The zero-inbox philosophy
Emails today is corrupted. I, as a college student, get at least 10 emails a day, which is not too many, but it is definitely not satisfactory. It floods my inbox and I can lose track of emails I actually have to keep in mind. The zero-inbox philosophy is a practice I started about a year and a half ago in high school, which prevents all of that. I will share how I use this method everyday to never lose the emails that I actually need.
What is the zero-inbox philosophy?
This philosophy is a very simple way to organize emails. The aim of this practice is to make the inbox to basically be a to-do list, and all completed to-do to be in the archive.
How do I practice it?
First, I think of each email as a task to complete. If it’s a task completed, I move it to the archive folder. The inbox only consists of emails that I still need to take some action for; such as replying. The reason I archive, instead of just trash or delete, is because there are occasions when I want to look back at emails. If I archive my email, I know that it will be persisted, but will not be in the inbox. There are occasions when I know for sure I would never look at an email in the future, but I still put them in archive just in case.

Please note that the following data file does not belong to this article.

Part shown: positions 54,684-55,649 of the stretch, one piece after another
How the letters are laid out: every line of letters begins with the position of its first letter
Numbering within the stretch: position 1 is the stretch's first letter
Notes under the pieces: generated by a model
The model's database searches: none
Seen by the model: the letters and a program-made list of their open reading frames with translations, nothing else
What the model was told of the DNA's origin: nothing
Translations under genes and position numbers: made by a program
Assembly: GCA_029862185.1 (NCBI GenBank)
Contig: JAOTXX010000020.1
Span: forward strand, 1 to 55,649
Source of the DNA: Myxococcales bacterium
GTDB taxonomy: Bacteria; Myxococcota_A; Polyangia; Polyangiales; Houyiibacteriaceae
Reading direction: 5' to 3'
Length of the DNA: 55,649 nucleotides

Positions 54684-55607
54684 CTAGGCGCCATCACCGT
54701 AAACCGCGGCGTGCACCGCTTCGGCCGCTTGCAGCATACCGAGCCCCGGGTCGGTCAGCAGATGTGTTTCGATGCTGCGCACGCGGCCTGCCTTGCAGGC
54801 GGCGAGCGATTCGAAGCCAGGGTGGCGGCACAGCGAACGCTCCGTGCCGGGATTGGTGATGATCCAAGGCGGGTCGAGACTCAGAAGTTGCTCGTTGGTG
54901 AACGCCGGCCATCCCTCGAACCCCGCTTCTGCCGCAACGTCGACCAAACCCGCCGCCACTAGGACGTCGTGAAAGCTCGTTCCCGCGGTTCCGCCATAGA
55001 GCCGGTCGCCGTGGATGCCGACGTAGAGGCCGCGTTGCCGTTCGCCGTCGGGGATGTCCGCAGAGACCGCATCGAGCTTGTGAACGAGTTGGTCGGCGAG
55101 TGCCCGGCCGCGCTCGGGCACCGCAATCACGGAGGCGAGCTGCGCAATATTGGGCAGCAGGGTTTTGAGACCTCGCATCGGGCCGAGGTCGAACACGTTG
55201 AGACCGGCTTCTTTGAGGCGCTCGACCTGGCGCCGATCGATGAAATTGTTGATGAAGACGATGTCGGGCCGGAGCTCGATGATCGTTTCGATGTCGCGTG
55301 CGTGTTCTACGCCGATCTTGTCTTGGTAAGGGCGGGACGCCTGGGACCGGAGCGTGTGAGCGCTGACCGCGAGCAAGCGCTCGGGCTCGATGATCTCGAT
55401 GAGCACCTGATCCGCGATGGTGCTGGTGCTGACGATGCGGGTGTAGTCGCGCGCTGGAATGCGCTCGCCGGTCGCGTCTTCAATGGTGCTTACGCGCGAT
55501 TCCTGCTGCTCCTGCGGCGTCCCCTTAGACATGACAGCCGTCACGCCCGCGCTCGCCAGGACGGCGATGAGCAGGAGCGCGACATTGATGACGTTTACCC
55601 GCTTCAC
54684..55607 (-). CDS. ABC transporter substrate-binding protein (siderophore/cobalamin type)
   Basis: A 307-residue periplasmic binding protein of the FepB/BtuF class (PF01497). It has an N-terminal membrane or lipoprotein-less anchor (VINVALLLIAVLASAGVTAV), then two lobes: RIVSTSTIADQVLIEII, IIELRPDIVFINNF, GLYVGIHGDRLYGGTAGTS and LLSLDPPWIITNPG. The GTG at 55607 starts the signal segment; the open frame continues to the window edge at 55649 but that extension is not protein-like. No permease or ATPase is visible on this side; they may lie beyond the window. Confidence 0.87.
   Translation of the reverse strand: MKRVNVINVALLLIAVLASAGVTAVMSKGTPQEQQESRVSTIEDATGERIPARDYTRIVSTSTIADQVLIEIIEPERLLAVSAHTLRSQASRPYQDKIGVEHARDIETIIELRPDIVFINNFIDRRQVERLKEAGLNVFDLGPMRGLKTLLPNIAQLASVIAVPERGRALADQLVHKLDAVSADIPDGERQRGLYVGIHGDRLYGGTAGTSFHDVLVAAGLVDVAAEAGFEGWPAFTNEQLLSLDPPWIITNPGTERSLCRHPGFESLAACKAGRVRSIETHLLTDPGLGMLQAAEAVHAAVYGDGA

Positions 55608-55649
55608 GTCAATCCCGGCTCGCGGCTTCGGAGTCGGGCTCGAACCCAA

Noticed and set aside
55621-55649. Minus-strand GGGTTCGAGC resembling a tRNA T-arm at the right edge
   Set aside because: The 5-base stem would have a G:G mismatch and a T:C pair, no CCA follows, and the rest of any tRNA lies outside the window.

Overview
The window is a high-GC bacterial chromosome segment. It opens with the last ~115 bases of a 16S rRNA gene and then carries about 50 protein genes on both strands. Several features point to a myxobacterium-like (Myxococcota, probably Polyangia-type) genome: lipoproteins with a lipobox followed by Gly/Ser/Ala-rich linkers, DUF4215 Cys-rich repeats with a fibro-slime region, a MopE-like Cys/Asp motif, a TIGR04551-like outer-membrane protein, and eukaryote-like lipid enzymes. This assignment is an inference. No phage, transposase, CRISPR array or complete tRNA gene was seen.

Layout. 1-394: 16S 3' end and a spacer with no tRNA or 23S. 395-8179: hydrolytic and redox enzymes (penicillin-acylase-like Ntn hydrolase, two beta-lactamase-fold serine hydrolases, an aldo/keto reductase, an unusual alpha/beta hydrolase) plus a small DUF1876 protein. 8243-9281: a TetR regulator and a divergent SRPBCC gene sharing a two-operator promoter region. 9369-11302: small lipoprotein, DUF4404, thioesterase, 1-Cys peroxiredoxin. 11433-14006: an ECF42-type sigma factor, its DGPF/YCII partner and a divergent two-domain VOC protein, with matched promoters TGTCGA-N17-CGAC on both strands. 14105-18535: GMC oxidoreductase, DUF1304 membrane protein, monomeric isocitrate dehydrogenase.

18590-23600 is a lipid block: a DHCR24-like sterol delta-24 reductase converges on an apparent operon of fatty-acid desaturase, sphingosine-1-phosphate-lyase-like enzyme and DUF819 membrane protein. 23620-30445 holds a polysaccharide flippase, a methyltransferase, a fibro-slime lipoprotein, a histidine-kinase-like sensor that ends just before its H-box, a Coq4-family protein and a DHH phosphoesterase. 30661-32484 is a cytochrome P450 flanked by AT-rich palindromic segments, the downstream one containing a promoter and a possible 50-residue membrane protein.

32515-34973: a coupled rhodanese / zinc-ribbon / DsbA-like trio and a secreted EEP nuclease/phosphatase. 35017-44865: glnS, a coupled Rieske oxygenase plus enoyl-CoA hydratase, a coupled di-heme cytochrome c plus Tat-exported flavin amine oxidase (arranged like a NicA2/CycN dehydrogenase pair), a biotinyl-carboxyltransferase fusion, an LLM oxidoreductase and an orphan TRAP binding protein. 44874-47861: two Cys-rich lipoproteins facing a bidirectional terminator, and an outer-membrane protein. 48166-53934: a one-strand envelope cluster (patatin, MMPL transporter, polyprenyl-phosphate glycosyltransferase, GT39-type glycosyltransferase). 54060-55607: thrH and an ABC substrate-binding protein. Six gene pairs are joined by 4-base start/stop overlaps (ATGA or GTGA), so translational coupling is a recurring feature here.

There are a few more things I do to make my email experience better.
- Set up auto-filtering methods or unsubscribe to all newsletters
- I have shortcuts for sending myself an email, so that I can create a to-do task in my inbox. I also set up auto-tagging emails from my own email address, so I can find them easier later
- Move spams to spam folder, instead of just deleting them right away, so that the email address will be marked spam for future
To see an empty inbox is such a relief, since that means I have nothing to do. The zero-inbox philosophy is how I can keep track of my emails and omit redundant to-do creation. The ideal is lack of newsletters and spams, but that would not happen any time soon. I hope this helps you in some form to organize your emails.